a reasonable expectation of privacy, and that it would be wrong
to set up a sophisticated recording device to pick up their
conversation at a distance, or to install a hidden microphone on
the park bench. The question, then, is precisely what privacy
interests people *do* have in activities that occur in public
places. Consider the case of a database that records my travels
over several months, using data collected from sensors that
have been installed along highways in several states. Even if
we agree that each individual observation constitutes public
information -- we could hardly prevent someone from standing
along a roadway and happening to notice me driving along --
it does not follow that it is acceptable behavior to set out
deliberately to gather such information systematically, much
less to use the information in ways that affect individuals'
lives. The word "public" needs to be treated with more respect.
* "We are just selling access to information from public sources.
If we can gather this information, so can anybody else."
Just because certain information is available from a public
source, it doesn't follow that it's *right* for that information
to be available in that way. Nor does it follow that it is
okay to further propagate the information in any particular way.
Maybe it *is* right, but that conclusion requires a separate
argument beyond simply saying that the information came from a
* "The right to privacy is an elitist concept because it provides
an excuse for the powerful to keep their secrets while they go
ahead and invade the rest of our lives."
If the law protects people unequally, it does not follow that it
should not protect anyone. If the elites are invading the rest
of our lives, then they should be stopped. Furthermore, even if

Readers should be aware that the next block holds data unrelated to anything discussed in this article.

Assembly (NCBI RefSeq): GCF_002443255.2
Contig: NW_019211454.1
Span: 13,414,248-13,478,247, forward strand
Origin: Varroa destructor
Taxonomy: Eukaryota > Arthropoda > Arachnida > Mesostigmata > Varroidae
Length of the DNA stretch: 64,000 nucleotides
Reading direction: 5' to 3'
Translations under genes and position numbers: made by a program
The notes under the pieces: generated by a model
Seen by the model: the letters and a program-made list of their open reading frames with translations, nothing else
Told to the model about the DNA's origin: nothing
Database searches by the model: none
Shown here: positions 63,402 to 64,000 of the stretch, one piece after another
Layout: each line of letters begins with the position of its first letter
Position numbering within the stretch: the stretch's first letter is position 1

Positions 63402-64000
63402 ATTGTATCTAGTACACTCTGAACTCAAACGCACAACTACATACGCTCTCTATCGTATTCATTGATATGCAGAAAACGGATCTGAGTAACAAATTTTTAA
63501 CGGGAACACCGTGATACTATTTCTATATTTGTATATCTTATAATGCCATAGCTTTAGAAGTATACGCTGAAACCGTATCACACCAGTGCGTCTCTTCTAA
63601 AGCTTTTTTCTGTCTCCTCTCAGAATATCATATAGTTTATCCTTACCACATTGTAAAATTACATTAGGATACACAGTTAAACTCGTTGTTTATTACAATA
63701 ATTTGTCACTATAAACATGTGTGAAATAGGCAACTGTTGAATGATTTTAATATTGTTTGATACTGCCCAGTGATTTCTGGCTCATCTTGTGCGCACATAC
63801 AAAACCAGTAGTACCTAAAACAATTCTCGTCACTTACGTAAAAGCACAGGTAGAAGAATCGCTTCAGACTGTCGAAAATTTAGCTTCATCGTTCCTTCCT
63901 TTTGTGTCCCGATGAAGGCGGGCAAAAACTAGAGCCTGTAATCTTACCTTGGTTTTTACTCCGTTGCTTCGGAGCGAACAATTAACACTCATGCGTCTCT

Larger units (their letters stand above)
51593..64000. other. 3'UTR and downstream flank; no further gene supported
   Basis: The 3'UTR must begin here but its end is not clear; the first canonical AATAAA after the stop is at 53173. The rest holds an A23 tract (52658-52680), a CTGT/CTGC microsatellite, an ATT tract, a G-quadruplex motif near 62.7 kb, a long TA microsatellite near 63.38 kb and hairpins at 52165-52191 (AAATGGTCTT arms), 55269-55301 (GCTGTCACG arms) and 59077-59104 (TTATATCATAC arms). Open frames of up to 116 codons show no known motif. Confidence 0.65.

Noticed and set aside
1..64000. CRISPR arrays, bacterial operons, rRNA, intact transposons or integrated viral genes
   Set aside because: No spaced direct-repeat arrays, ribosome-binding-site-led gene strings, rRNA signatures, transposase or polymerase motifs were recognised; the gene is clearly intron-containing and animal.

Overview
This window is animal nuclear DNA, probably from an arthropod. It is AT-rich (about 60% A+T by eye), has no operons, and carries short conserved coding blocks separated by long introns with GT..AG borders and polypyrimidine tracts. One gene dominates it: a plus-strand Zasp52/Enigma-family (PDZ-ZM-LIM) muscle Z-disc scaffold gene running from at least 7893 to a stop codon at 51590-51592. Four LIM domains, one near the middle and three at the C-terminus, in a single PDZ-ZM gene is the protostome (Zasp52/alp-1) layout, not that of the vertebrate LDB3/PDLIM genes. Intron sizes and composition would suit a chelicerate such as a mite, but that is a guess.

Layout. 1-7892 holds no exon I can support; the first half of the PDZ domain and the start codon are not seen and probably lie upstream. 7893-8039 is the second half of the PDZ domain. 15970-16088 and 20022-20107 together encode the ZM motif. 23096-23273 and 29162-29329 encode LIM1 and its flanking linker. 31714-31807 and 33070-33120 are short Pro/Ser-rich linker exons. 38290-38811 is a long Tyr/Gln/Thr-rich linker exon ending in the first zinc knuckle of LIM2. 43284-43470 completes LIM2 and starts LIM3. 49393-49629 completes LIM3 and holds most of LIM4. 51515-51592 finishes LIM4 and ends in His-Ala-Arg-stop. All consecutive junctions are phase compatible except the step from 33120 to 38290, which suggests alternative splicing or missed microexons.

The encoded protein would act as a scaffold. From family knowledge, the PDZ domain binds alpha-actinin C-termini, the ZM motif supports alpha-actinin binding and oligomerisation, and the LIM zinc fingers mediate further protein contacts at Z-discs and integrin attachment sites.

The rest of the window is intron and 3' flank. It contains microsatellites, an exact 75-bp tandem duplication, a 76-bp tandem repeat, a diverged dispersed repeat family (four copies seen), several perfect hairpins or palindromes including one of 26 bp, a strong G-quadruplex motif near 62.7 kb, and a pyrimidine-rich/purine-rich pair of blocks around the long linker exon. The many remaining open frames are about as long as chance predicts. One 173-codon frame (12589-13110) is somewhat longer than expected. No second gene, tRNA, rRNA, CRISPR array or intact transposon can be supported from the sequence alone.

it is impractical to prevent the elites from invading our lives,
it does not follow that the concept of privacy is elitist. The
concept might be perfectly egalitarian, even if the structures of
society prevent it from being implemented in an egalitarian way.
* "If you think you're being persecuted then you're probably just
flattering yourself. Big organizations don't really care about
you as an individual, just about their own narrow goals."
It is true that some people with privacy concerns are paranoid
schizophrenics with delusions of reference -- people who
interpret every rustling leaf as a sign of a vast conspiracy
aimed specifically at them. But most people with privacy
concerns do not understand them in that way. Most of the harm
done to personal privacy by big organizations does not depend on
them singling anybody out. Quite the contrary, it depends on the
organizations' capacity to gather, process, and act on personal
information on a mass-manufacturing basis. The danger derives
precisely from the organization's focus on its own narrow
goals, to the exclusion of the goals, rights, and interests of
everyone else. At the same time, big organizations do in fact
sometimes persecute individuals. Whistle-blowers, for example,
have often been subjected to investigation and smear campaigns.
Perhaps the classic case was General Motors' campaign against
Ralph Nader, which resulted in one of few civil actions for
private surveillance that have led to significant damages in
the United States. The United States government, for its part,
has run huge, well-documented campaigns of surveillance and
sabotage against nonviolent dissidents for most of this century,
and there is little reason to believe that it has stopped.
* "New technologies will make it possible to protect privacy."
This doesn't sound like an argument against privacy protection
on the surface, and often it is not. It is sometimes used that
way, however. The context is usually that someone is proposing
a new technical arrangement that seems to invade privacy; when
you object to the privacy invasion, they will observe that new
technologies will make it possible to protect privacy, leaving
it unclear whether they actually plan to use those technologies.
An analogy would be the use of double-hulled oil tankers. When
it was first proposed to open Alaska to oil-drilling, people